What I don’t accept, however, is the idea that this morally obliges me to agree with everything the EU or Germany decide.
Can’t vote ‘em in or out!
This argument is extremely old hat now in the midst of widespread Brexit exhaustion, but I’m afraid I just can’t get past it. Sorry, but I still have a real problem with EU citizens only being able to vote for the European Parliament, and not the Commission.
How would you feel if, in Britain, the House of Lords – this unelected secondary chamber – were transformed into the fully-fledged British government, responsible for legislation?
Before you answer – first remove the opposition bench, where the official government’s opposition is tasked with holding the government to account. Finally, also do away with any electoral mechanism which would allow citizens to remove their legislators from power. You might be perfectly happy with the result. I find it rather sinister.
I’m also unnerved about how the EU monopolises the concept of Europe. We should not, for example, refer to the ‘European Parliament’ rather the ‘EU Parliament’. Europe is made of over 50 territories. Yet only 27 of these choose to be in the EU! When the EU claims to represent the EU citizens who cannot vote for it, this is arrogant enough. But the idea that the EU speaks for Europe’s non-EU citizens too is arrogance at its most breath-taking.
This arrogance, however, sometimes takes on a wholly despicable nature, particularly when MEPs associate criticism of the EU with the darkest elements of nationalism imaginable.
Perhaps the most poignant example was in 2005 when MEP Margot Walström, then EU Commissioner responsible for communications, took school children round the former Nazi concentration camp in Terezin, in today’s Czech republic.
Here the original version of the press release for the event suggested that doing away with a supranational Europe could lead to the holocaust. So, the 27 odd European territories such who choose not to be in the EU will therefore be complicit in the vile persecution and mass-murder of Jews?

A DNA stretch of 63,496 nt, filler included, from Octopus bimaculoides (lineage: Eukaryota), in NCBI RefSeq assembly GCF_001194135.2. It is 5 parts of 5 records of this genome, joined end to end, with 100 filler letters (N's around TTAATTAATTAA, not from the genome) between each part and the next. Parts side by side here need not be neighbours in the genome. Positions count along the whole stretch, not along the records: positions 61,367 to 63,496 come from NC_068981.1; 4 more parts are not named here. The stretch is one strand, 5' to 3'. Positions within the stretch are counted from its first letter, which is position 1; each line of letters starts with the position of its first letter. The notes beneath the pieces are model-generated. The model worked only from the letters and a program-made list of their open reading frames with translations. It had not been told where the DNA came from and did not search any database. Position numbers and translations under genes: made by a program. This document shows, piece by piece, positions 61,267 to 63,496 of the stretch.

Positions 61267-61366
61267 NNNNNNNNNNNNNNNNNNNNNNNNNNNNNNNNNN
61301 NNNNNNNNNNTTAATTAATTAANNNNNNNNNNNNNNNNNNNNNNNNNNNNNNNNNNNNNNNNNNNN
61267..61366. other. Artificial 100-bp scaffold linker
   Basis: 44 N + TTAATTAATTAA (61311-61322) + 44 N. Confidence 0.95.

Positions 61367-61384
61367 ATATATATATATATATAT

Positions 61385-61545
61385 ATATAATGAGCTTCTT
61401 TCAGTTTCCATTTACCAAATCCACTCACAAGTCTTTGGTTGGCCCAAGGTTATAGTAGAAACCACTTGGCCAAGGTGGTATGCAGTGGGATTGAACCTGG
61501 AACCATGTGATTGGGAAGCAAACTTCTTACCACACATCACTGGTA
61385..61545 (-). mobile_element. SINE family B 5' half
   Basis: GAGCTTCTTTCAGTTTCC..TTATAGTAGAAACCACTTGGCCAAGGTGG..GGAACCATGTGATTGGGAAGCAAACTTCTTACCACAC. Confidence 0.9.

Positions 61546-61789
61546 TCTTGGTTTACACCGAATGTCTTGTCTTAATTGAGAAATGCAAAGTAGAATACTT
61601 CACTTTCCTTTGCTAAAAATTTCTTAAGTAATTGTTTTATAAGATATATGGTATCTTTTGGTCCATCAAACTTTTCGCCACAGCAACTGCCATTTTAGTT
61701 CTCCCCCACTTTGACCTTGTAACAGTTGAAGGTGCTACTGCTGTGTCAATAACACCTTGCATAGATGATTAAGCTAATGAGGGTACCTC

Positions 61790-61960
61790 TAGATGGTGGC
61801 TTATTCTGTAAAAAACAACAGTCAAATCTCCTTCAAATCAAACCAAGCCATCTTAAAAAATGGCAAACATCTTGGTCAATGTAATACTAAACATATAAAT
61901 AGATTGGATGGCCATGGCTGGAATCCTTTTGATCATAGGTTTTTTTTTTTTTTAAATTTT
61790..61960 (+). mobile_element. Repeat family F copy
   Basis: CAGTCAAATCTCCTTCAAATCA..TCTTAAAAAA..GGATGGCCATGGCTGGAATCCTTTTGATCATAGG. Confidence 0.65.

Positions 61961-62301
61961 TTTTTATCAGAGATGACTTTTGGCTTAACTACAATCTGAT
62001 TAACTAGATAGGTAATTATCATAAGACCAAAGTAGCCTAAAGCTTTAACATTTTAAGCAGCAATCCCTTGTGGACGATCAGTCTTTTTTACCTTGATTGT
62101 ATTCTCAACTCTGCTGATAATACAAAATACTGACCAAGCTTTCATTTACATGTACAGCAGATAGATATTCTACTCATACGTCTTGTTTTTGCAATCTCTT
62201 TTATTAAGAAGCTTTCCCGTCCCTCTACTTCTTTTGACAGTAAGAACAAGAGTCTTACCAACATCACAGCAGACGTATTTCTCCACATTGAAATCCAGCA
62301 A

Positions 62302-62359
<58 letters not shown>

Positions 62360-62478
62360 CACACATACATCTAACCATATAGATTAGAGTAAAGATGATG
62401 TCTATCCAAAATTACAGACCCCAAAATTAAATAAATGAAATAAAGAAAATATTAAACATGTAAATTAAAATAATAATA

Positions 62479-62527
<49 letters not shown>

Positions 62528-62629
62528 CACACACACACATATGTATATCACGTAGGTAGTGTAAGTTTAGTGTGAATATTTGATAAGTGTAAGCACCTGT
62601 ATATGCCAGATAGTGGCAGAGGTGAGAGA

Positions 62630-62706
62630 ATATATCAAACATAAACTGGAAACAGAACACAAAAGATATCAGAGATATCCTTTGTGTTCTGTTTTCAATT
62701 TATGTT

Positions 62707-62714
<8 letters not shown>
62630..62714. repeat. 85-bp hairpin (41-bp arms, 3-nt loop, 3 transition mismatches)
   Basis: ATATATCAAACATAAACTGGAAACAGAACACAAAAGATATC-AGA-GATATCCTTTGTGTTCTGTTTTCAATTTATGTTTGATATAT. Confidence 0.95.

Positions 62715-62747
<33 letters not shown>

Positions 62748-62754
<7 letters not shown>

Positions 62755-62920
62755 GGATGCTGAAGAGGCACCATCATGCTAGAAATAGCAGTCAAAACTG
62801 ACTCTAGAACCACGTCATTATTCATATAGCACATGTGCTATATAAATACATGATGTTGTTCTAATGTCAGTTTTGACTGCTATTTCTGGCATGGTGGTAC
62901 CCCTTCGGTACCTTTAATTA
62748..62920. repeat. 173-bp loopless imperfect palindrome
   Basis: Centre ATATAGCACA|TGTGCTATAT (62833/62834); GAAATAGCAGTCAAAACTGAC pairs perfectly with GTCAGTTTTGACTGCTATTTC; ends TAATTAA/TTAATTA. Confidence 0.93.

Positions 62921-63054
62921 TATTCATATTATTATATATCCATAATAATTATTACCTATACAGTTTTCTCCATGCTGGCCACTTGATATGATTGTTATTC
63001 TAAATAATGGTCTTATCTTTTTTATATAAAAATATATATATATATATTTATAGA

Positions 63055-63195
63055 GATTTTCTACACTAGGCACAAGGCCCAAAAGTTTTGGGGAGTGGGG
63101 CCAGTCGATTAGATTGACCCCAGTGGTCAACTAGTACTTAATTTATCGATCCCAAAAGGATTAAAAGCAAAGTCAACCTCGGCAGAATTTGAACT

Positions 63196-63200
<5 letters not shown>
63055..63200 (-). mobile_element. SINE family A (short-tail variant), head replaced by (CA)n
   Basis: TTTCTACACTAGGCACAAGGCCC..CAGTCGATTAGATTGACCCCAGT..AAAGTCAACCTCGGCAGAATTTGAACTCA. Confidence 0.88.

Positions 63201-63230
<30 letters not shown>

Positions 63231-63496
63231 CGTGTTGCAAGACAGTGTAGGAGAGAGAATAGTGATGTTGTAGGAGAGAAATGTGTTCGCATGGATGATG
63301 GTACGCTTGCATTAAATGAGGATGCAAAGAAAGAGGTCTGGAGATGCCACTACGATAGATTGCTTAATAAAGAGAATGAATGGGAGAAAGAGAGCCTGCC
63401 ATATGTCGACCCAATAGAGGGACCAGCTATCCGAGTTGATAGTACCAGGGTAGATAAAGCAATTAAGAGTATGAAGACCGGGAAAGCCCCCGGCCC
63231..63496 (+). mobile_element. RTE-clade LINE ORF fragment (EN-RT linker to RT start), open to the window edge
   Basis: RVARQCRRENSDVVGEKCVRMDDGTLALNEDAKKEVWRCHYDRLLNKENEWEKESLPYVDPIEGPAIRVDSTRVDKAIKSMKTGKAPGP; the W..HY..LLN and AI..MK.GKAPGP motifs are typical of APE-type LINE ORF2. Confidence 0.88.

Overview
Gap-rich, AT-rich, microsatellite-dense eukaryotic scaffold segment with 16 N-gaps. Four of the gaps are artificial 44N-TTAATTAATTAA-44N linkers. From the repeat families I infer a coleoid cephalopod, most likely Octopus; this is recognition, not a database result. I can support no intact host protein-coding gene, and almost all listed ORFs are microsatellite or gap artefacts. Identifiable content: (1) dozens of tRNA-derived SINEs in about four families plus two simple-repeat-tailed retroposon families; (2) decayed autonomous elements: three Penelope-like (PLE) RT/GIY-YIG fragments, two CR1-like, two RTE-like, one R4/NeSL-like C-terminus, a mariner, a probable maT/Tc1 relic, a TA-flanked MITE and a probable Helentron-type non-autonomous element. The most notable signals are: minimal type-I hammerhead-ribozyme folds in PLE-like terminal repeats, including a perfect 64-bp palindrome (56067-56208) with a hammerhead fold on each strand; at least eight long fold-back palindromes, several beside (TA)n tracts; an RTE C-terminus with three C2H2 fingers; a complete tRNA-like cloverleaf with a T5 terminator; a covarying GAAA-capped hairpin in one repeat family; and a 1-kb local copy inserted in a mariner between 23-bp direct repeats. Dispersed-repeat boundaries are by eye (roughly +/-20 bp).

Repulsed by nationhood
I can understand Germans being wary of Brexit. It is, after all, an assertion of British sovereignty as an independent nation-state. And many here in Germany favour the EU mantra that the nation-state should be consigned to history’s dustbin.
It makes sense that many Germans see the nation-state this way. The ferocious, malicious ultra-nationalism under national socialism resulted in war, persecution, endless suffering, mass murder, death camps and much of Europe reduced to flames and rubble.
But this does not put me off the nation-state as a political model. Using German history as a model to measure the success of a nation-state is suggesting that a worst-case example is all people can aspire to. It is the logical equivalent of saying paedophiles are proof that adults cannot have children.
And I really think the nation state is working. It is not what the EU wants, but I rejoice in the fact that Europe is an exciting patchwork of diverse systems.
Striving for a friendly, co-operative demotic nation-states seems a healthier option to me than striving for a homogenous block of citizens who cannot vote for their legislators.
I believe the nation-state model is working especially well in non-EU countries. Just check the statistics and you will see that the four countries in the non-EU European Free Trade Association, EFTA, are far happier, literate, healthy, transparent, equal and democratic than their EU counterparts.